By Maryna Mullerman ’20
Rubber hand visual-tactile illusion (RHI) experiments involve multisensory exposure, allowing participants to experience ownership over realistic rubber hands. Precise stimulation technique and positioning induce people to believe that a rubber hand is an integral part of their body. Marilia Lira and researchers from the Mackenzie Presbyterian University in Brazil investigated skin color’s effects on the time to onset of RHI in white participants. The researchers assessed illusion intensity and its connection to implicit racial bias. They hypothesized that longer RHI onset times would be evident under black rubber hand (RH) conditions.
The study recruited 95 right-handed, white male and female university students who had not previously experienced RHI. The participants were divided into synchronous and asynchronous condition groups. The RHI apparatus was equipped with two left male prosthetic hands — one white-skinned and one black-skinned — and two left female hands of the same colors. The prosthetic hand was put in the natural position of a participant’s left hand on the visible side of a wooden barrier. The prosthetic hand and the real hand were synchronously or asynchronously stimulated with a brush. A stopwatch recorded times at which the participants started to experience RHI. Before and after stimulation, participants were asked to blindly touch their left index fingers with their right hands in proprioceptive drift tests. Each subject completed a RHI Questionnaire, an Interpersonal Reactivity Index (IRI), and a Race Implicit Association Test (IAT) to target implicit racial bias.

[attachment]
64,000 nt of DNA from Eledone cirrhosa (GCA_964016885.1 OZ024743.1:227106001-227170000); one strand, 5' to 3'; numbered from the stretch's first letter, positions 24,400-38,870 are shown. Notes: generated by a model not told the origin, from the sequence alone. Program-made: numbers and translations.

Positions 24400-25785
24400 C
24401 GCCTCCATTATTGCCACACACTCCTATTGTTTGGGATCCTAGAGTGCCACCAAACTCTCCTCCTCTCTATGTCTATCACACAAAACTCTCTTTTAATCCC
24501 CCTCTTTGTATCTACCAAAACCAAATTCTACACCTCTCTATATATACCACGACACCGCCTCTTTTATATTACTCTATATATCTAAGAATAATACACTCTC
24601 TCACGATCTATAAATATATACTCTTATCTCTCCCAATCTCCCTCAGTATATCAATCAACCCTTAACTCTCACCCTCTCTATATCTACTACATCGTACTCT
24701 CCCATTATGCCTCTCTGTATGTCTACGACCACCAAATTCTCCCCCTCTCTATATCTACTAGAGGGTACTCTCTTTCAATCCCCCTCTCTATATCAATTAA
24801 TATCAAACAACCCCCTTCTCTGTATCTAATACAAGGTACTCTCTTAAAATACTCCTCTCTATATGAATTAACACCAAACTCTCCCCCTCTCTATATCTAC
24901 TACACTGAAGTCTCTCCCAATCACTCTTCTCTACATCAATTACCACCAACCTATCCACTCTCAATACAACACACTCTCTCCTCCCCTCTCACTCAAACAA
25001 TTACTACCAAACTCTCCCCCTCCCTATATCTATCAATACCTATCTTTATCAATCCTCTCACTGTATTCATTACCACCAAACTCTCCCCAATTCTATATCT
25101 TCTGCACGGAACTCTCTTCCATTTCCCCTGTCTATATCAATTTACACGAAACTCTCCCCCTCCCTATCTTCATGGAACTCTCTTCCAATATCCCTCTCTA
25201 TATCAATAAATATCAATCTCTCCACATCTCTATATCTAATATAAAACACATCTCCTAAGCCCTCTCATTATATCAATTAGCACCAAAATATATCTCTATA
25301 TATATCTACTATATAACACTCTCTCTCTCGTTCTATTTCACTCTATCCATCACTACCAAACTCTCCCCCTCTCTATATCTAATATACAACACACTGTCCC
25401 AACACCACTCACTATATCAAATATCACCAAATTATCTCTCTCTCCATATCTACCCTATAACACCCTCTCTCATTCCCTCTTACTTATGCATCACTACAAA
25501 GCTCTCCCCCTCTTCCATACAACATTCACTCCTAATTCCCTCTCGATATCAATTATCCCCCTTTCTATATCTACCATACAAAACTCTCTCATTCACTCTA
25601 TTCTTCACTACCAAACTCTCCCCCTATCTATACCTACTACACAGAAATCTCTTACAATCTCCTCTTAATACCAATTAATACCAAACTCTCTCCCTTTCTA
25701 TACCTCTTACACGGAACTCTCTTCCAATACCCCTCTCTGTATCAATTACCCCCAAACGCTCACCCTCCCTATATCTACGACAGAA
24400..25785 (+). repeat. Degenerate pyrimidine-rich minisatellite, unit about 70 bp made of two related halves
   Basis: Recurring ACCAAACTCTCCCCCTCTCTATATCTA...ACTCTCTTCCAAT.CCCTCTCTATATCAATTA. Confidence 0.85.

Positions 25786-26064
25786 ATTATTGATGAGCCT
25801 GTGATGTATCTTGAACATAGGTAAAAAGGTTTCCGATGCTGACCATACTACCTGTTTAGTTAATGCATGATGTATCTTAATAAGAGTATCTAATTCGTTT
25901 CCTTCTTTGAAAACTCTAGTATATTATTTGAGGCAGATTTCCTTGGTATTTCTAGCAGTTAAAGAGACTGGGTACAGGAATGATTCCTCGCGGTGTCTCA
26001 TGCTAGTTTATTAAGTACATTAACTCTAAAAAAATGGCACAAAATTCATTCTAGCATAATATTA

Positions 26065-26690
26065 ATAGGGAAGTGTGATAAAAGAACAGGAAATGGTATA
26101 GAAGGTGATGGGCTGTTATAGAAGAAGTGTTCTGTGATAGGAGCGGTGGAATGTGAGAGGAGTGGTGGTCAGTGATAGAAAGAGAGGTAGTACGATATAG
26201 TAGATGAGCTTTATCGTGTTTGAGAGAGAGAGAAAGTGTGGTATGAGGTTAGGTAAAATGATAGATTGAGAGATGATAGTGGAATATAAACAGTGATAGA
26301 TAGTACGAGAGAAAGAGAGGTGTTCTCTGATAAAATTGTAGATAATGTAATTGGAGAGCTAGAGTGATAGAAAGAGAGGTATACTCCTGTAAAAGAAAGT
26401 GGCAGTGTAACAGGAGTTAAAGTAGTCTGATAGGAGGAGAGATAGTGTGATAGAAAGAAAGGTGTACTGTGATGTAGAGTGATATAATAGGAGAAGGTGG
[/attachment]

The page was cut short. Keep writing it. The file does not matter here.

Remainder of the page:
Participants under both conditions exhibited strong implicit bias towards black individuals. During the synchronous condition, the onset times for white rubber hand illusions were smaller, while the proprioceptive drifts were greater. There was a significant correlation between illusion intensity, time of effect, and proprioceptive drift for the black RH.
White participants took more time to experience RHI with the black hand. The black hand caused smaller proprioceptive drift, indicating a lower physical association, shorter experience, and greater difficulty of fitting the black hand into a white body representation. The study was limited to a two-colored schema and only white participants; also, it utilized a stopwatch that could have produced imprecise onset times. Nevertheless, the experiment offered a new perspective on human perception, providing further research possibilities concerning the effects of racial bias.
- M. Lira, et. al., The influence or skin colour on the experience of ownership in the rubber hand illusion. Scientific Reports 7, (2017). doi: 10.1038/s41598-017-16137-3
- Image retrieved from: https://www.pexels.com/photo/2-person-and-1-child-connected-hands-159827/